Liver Cirrhosis

  1. Anatomy and physiology of the liver.



  1. Definition of "cirrhosis."



  1. Factors that may increase the risk of cirrhosis.



  1. Signs and symptoms of cirrhosis.


  1. Jaundice.

  2. Swelling of abdomen

  3. Weight loss.

  4. Fatigue.

  5. Confusion.


  1. Measures that prevent or control cirrhosis.


  1. Abstain from all alcohol (refer to alcohol treatment program or Alcoholics Anonymous).

  2. Avoid over-the-counter drugs.

  3. Plan regular rest period to decrease demands of the body and to increase supply to the liver.

  4. Provide adequate skin care.

  1. Prevent trauma to skin with frequent position changes, pressure relief devices, etc.

  2. Follow good hygiene measures.

  3. Keep fingernails short to prevent irritation from scratching.

    1. Weigh daily for early detection of fluid retention.

    2. Promote adequate nutrition.

  1. Eat small, frequent meals high in calories and carbohydrates.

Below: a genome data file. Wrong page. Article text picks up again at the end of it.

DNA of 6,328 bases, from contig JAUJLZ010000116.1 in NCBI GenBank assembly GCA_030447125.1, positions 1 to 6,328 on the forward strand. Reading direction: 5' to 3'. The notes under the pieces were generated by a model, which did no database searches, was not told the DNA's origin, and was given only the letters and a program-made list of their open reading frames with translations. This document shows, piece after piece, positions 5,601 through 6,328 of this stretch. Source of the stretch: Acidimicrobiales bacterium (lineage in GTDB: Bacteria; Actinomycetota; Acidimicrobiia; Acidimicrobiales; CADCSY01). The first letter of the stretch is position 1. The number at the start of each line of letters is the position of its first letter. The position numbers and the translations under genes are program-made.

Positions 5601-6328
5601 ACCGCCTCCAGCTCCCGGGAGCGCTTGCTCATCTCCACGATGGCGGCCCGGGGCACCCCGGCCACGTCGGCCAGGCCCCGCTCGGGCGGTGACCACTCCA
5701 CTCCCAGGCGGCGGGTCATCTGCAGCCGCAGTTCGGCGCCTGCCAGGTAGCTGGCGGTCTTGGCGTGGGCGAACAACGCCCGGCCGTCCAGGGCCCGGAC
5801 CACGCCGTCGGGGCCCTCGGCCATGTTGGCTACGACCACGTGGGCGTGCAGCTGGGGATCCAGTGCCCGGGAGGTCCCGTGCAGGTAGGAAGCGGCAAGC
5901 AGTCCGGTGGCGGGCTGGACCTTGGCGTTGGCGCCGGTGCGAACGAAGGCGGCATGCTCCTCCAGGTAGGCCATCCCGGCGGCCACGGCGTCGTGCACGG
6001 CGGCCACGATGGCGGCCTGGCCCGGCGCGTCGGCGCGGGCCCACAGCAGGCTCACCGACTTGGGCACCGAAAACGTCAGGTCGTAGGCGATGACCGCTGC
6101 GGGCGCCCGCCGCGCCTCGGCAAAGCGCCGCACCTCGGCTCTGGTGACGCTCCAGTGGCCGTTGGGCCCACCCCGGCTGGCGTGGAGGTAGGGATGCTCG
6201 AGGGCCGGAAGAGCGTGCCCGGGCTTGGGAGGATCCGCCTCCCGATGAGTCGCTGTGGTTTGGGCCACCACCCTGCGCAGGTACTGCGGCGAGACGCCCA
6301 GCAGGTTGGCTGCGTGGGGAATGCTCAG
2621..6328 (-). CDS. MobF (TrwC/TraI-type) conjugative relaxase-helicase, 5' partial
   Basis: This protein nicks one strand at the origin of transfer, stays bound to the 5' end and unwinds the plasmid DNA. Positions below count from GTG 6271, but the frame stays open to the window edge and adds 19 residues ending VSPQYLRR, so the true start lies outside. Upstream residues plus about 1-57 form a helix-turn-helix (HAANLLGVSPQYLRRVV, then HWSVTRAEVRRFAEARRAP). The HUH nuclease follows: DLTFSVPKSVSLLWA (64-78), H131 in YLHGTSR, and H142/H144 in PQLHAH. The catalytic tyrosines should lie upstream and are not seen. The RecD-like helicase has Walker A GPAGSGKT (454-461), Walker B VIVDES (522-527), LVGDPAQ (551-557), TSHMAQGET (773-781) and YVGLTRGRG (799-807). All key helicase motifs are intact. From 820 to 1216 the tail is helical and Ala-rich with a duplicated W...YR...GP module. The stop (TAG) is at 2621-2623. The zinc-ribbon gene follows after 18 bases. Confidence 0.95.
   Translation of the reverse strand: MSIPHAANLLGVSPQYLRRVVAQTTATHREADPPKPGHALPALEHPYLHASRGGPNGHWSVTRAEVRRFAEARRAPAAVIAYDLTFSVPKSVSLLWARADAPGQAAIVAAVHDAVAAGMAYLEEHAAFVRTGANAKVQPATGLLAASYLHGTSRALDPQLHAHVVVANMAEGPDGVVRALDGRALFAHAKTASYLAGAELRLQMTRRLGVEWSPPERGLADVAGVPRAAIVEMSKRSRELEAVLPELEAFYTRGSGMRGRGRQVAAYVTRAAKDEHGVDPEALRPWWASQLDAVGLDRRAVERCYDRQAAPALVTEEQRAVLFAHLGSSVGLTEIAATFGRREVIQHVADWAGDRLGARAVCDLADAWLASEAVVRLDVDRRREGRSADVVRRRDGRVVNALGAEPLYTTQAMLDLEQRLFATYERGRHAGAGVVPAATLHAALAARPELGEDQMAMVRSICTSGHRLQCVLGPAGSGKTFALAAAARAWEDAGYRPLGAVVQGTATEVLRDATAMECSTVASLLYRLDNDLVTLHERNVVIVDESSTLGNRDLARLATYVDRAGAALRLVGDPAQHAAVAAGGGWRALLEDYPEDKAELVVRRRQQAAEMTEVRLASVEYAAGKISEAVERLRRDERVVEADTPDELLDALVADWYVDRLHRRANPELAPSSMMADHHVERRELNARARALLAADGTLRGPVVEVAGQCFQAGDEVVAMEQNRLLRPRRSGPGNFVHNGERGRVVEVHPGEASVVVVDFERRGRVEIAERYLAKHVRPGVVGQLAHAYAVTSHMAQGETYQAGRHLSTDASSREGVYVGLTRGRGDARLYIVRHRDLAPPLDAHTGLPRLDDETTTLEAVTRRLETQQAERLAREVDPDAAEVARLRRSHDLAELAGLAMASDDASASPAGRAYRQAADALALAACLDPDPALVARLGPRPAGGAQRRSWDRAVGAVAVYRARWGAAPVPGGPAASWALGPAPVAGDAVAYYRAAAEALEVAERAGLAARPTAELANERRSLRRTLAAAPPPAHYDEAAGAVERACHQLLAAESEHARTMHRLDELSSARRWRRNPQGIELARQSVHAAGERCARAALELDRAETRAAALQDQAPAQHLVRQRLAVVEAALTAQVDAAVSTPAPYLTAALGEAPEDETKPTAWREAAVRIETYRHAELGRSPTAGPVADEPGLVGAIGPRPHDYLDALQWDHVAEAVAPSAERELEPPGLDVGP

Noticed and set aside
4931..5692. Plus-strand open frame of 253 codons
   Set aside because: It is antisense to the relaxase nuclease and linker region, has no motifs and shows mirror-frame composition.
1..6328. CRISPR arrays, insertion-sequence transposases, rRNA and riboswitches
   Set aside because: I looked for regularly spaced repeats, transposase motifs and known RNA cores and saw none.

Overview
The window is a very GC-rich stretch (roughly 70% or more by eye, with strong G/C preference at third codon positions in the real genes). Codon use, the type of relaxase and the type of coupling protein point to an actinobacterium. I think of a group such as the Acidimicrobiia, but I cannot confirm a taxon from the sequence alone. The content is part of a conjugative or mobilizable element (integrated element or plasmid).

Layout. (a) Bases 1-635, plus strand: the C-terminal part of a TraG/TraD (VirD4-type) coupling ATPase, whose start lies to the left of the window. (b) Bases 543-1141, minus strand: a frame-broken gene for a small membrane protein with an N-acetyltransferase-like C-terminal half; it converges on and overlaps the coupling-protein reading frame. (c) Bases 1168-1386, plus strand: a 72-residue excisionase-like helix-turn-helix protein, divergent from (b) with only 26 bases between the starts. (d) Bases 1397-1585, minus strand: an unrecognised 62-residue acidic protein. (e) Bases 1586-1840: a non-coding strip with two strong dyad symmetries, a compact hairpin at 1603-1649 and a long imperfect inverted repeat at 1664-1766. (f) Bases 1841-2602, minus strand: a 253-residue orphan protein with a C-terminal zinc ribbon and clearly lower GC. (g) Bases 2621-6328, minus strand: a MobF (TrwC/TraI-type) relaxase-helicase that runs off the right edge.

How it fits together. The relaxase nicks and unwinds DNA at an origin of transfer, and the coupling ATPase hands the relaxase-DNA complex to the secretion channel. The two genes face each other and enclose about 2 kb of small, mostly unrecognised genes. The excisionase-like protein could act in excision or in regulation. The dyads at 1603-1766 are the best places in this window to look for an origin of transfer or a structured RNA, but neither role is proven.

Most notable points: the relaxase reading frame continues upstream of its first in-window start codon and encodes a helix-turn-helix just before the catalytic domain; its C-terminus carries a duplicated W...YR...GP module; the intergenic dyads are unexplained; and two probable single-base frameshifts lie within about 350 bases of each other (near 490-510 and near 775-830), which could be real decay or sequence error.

2. Take vitamin supplements.

  3. Avoid foods high in ammonia and amines, such as cheese, salmon, and lima beans.

  4. Avoid sodium. (Provide "Restrict Sodium" handout.)

    1. Avoid contact with people who are ill, to avoid infections.

    2. Report signs of bleeding and minimize possibility of trauma. (Avoid forceful nose blowing, avoid straining at stool, use soft toothbrush, etc.)

    3. (For care giver only) Assess mental status and orient client as needed. (Provide "Reality Orientation" handout.)

    4. Report to physician changes such as increased edema, fever, rapid weight loss, bleeding of any kind, or change in mental status.

    5. Take medication as prescribed.


  1. Possible complications of cirrhosis.


  1. Esophageal varices (dilated veins in the foodtube).

  2. Bleeding from varices.

  3. Hemorrhage due to impaired coagulation.

  4. Encephalopathy (dysfunction of the brain, which may progress from slight confusion to coma).

  5. Renal failure.

  6. Ascites (fluid accumulation in the abdomen).